Trek checkpoint sl 7 side on with bike packing bags proped up against gate in field

Bikepacking setup for a real test

(Image credit: Future (Joe Baker))

Longer rides, and in particular, bikepacking, is where this gravel machine truly comes alive. I took the SL 7 on a (shortened due to illness) one-night trip around the Isle of Wight during testing, and this really allowed me to get to grips with the bike when fully burdened with all the equipment needed for a rough night's sleep away from home. 

The bike remained totally balanced even when loaded up with a saddle pack, frame bag, and bar bag. The in-frame storage too was super useful - as previously mentioned it might not be a huge amount of real estate, but in practice, I found it was just enough to stop me from sacrificing a heavier base layer as I was able to stow away multi-tool, mini-pump, and a tube all in the tool roll. At 8.9kg too, this does make a great bikepacking platform, being rugged whilst not carrying excess weight.

When it came to the steep ups and downs synoptical with the Isle of Wight, the Trek did not falter - in the same breath however, it did not blow me away. While the chunky tubing provides great power transfer and a truly robust feeling ride, I found the ride quality to lack the excitement of other gravel bikes I have tested. The best comparison is the Cannondale Topstone Carbon 3, which, though a heavier bike, at 9.22kg, actually feels lighter and more supple than the Checkpoint.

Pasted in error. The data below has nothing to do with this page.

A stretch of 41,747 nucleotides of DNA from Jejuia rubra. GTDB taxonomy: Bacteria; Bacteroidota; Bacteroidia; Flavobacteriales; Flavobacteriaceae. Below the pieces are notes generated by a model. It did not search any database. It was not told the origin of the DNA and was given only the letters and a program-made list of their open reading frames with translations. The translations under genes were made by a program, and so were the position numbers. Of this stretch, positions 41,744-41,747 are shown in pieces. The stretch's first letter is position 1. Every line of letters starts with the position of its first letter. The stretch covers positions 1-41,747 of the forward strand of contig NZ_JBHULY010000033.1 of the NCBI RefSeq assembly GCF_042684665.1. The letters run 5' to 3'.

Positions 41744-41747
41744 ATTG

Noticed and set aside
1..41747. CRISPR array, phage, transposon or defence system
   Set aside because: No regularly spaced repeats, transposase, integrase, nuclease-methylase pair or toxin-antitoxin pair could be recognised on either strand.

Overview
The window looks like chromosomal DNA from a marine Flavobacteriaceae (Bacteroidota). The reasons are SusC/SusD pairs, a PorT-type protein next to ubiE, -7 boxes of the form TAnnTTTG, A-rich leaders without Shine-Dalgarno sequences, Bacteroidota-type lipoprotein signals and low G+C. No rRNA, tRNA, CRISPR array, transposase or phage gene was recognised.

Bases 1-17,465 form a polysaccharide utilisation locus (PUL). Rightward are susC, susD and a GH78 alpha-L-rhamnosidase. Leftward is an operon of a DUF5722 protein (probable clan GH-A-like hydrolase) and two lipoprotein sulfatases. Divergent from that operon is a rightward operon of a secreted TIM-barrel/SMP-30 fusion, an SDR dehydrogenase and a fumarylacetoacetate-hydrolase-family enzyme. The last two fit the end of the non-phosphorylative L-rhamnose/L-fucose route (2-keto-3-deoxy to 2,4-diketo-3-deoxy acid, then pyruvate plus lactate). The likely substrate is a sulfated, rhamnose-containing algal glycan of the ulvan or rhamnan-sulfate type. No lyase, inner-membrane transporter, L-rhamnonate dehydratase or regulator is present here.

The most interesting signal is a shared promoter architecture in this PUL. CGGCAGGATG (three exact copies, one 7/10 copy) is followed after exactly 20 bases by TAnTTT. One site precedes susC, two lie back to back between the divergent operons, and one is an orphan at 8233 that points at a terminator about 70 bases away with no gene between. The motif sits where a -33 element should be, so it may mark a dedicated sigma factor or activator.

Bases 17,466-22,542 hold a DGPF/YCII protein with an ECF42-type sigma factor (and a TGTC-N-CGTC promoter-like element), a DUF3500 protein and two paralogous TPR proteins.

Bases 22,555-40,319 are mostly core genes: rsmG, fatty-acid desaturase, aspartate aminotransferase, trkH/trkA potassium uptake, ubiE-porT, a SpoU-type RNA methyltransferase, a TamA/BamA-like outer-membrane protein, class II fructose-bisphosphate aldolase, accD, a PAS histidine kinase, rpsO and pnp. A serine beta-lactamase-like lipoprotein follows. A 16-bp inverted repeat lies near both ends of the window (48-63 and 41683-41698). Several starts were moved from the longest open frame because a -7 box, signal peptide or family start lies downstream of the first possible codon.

That said I did feel like I could throw the bike at absolutely anything, loaded up with gear or not, especially with the slightly flared bars, which offered great control.

Trek Checkpoint SL 7 in blue closeup of head tube and tire clearance on blue background

Tire clearance of up to 45mm

(Image credit: Future (Richard Butcher))

For me, this comes down to geometry, and it is a double-edged sword. The Checkpoint, with longer chain stays than many of the best gravel bike contenders, is undoubtedly a more stable and planted ride - and some consumers will love the imposing ride feel this brings, but for others who favor a more supple ride quality, it might not be the bike for you.

It is important to note though, this is not a criticism, much more a characterization of the bike. As gravel riding spans such a wide spectrum, it is essential to consider what riding you prioritize, and what characteristics you want out of a gravel bike.